Voter fraud reformers should look within
Published: Tuesday, October 2, 2012
Updated: Tuesday, October 2, 2012 00:10
Florida’s voter registration issues should give citizens more incentive to vote for those candidates who are not wasting time using the acts of registering to vote and voting as tools to gain ground in elections.
Most recently, the Fla. Republican Party hired a company, Strategic Allied Consulting, to register voters. Now 10 counties in the state have reported incidents of suspicious registrations linked with the consulting firm, often in large quantities. These include forms with false addresses, signatures that looked the same across several forms and signatures that looked different from a person’s past registration forms.
The company’s owner, Nathan Sproul, was investigated in 2004 and 2008 for registration fraud, according to the Washington Post, after his organization was accused of destroying forms with the “Democratic Party” party affiliation box checked. McCain’s campaign had donated almost $200,000 to Sproul’s firm.
Though the Republican Party has again distanced itself from Sproul, the recurring use of his clearly mal-intentioned politics shows that some are willing to go to extremes to attempt to up poll numbers by focusing on the voting process rather than on the true issues and values important to the American people.
Strict voting laws and efforts have been making way in several states, including in Florida, where Gov. Rick Scott’s earlier attempt to “purge” voter rolls of illegal voters, and in Pennsylvania, where a law, due for a Penn. Supreme Court judge’s ruling today, requiries voters to show photo identification to vote.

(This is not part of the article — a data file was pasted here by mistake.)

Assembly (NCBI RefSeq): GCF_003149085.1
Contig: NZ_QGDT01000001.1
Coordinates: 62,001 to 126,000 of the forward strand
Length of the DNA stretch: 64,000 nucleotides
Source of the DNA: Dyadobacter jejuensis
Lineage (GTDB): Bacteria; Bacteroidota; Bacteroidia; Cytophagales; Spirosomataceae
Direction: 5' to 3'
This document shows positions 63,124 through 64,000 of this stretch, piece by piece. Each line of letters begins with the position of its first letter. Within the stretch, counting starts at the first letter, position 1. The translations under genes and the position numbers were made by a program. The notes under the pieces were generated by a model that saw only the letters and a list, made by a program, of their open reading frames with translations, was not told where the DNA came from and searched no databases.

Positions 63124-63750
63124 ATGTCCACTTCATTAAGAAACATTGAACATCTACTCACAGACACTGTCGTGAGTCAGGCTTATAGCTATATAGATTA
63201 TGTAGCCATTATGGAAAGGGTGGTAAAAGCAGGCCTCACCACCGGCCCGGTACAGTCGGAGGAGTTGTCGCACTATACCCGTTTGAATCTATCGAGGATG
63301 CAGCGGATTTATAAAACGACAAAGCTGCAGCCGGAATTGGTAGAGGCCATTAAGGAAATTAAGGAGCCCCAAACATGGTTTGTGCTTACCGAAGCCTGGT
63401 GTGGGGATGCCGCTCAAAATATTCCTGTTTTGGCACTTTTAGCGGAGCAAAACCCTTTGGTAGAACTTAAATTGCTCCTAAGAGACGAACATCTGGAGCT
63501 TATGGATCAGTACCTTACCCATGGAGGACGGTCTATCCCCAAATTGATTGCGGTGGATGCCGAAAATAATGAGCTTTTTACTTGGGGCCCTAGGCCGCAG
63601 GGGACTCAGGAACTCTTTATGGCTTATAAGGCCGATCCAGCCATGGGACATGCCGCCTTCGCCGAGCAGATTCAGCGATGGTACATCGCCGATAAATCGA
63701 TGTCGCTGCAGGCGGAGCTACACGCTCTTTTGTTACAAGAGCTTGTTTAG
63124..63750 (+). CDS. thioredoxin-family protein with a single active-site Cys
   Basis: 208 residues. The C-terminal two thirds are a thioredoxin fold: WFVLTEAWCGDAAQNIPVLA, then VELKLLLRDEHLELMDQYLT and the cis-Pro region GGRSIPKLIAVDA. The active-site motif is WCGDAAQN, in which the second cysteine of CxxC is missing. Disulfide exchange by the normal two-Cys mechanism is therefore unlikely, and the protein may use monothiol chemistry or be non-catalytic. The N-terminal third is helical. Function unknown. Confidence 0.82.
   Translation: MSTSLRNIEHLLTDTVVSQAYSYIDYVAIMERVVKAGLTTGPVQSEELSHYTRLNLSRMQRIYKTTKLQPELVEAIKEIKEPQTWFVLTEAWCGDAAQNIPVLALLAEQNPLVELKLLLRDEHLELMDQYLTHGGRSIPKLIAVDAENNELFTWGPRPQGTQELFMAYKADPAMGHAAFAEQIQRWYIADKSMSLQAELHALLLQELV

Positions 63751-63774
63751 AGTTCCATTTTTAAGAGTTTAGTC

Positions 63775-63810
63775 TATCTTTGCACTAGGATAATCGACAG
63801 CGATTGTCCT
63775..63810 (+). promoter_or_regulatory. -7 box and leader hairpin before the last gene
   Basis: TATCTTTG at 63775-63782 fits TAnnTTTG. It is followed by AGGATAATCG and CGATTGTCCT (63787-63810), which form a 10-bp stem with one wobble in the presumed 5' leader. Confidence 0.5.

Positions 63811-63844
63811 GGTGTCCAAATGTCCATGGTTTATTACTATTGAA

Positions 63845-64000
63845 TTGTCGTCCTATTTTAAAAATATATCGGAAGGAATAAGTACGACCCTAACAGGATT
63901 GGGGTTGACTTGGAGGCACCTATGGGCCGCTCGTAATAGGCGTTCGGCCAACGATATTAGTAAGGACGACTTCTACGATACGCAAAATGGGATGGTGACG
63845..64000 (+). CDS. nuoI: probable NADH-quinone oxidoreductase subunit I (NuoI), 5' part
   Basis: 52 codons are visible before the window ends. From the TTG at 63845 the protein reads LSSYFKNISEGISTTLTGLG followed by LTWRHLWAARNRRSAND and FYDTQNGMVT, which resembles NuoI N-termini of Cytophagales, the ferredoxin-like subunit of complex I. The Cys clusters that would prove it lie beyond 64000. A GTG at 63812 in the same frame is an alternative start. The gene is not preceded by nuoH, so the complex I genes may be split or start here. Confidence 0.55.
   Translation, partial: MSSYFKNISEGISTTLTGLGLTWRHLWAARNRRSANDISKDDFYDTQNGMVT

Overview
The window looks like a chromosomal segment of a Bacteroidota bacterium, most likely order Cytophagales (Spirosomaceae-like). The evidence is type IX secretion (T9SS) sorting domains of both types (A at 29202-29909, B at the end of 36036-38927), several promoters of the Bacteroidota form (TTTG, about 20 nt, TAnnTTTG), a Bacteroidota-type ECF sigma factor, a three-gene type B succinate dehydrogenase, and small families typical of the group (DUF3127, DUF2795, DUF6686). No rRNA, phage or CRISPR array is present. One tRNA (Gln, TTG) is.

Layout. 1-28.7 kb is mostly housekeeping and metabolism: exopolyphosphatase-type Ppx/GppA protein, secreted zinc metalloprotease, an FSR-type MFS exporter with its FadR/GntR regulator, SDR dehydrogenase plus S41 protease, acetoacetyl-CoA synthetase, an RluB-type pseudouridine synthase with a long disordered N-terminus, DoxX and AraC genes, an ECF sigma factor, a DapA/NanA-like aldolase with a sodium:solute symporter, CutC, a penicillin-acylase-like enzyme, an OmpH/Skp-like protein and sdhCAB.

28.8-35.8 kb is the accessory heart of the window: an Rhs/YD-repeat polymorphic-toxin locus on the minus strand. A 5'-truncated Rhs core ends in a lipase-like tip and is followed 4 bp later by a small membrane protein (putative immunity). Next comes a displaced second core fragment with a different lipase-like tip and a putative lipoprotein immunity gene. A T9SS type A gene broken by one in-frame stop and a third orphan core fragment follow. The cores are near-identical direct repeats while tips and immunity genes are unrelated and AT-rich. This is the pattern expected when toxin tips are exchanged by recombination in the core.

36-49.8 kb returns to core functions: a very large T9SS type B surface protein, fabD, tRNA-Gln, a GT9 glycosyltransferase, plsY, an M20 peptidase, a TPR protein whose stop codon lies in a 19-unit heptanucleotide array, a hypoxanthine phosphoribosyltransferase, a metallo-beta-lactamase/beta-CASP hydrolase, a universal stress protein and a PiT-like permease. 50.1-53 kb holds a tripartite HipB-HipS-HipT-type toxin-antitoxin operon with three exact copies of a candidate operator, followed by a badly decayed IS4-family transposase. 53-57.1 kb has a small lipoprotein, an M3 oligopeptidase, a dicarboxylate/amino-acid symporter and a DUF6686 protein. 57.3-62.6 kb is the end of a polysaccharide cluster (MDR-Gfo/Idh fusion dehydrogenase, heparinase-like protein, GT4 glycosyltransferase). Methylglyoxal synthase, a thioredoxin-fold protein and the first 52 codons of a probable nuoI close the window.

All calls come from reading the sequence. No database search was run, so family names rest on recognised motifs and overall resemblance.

The vast majority of these laws are targeted at groups that typically vote Democratic — many students under the current law in Pennsylvania, for example, cannot use student IDs to vote, and most Floridians who were targeted by Scott’s voter purge had Latino surnames — which shows the party divisions of the laws being passed.
But voter fraud at the polls is so low — according to MSNBC, a person is 3,615 times more likely to report seeing a UFO — that all of the attention politicians are giving to anti-voting-fraud laws can be better spent elsewhere. Politicians should be debating economics, education, immigration and foreign policy — not wasting time figuring out the details of another law to prevent rare voting issues, many of which can be handled by law enforcement agencies, as in the most recent case of registration fraud in Florida — and courts should be able to focus on other issues as well.
These voting troubles just discourage citizens from voting, making the process seem arduous and erroneous, are taking time away from the real issues that face the American people and are unfairly targeting specific groups of people.